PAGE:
I feel that after four years, I have just a hint of who I am as an artist and what my preferences, or styles, are in regards to how I approach various projects. So far, art has allowed me to be much more open with myself and with the world around me. I am still learning how to integrate all of my interests into one another and take my art one step further than before.
My work consists of painting, film photography, textile art, and graphic design. I feel that each of these mediums has helped me uncover new discoveries about myself. I have learned that I can be a very fun and outgoing person but I can also be very introverted and seclude myself from others at times. This is apparent in my work. Some of my art seems like it came from a very ambitious extrovert person while the rest seems more intimate and quiet. These projects create a space for me to exert characteristics of how I want to be in my personal life at times: funny, quirky, outgoing, sassy, etc.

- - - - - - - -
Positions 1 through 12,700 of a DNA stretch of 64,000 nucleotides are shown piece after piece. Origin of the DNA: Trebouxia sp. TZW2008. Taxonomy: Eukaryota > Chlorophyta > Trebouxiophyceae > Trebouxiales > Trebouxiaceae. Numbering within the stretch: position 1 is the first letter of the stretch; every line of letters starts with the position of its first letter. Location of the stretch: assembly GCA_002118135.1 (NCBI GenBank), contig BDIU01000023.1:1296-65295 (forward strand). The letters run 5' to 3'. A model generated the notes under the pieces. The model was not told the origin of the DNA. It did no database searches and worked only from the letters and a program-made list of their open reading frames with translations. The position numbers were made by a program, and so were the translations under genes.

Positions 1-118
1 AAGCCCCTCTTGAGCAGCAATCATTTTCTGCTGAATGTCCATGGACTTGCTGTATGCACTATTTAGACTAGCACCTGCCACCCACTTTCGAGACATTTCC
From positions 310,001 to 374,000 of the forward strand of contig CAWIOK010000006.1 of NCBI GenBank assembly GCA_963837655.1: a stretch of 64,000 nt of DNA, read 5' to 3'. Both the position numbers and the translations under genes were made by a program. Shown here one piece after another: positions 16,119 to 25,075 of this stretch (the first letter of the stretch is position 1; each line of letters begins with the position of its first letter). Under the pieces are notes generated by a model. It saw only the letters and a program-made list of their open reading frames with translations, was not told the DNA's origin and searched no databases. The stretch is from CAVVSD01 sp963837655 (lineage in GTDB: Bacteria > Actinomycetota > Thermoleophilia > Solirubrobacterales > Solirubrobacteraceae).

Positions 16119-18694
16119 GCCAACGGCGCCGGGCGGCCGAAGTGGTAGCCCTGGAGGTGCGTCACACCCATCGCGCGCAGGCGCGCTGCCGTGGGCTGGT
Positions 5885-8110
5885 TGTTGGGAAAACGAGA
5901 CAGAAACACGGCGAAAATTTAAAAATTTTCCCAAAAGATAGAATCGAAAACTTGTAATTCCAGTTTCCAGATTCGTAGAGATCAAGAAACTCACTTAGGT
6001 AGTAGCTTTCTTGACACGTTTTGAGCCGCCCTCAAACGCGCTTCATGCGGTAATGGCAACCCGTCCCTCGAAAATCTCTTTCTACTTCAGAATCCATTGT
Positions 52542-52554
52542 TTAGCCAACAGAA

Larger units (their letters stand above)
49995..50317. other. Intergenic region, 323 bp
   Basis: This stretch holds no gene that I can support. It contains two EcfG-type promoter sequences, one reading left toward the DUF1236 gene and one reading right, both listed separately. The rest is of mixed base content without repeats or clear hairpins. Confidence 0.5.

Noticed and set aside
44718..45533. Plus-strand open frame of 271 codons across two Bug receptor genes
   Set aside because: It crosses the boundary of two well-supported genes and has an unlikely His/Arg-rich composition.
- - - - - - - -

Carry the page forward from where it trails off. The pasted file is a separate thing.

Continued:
I’ve also discovered that I have a deep love for conceptual art and art that makes you feel or experience something – whether that’s humor, pain, anxiety, etc. — while you are looking at it and analyzing it. This leads me to my most recent work, For Your Eyes Only, which is my senior thesis project. For Your Eyes Only is a collaged quilt made of my old diary pages, antidepressant pills, personal thoughts, imagery, and paper work concerning my depression. This piece is a conceptual art work that reflects my various emotional, physical, and spiritual experiences that I have endured as a person diagnosed with depression. This project is the epitome to my journey as an artist and is also the highest peak of vulnerability that I have ever experienced. The purpose of the quilt was to be able to express my positive and negative experiences that I’ve had with depression through healing and meditation while allowing myself to be vulnerable to my audience. The sewing and the content I was sewing onto the quilt was all representative of my own self-healing and meditative process.
Art has made its indent on my heart and my life. Through using art as a tool to examine my own behavior and health, I have made significant progresses with my depression and have gained a deeper appreciation of myself. “Art is not supposed to change the world, to change practical things, but to change perceptions. Art can change the way we see the world. Art can create an analogy.” That quote by French artist, JR, stays with me as inspiration to keep hope and keep creating.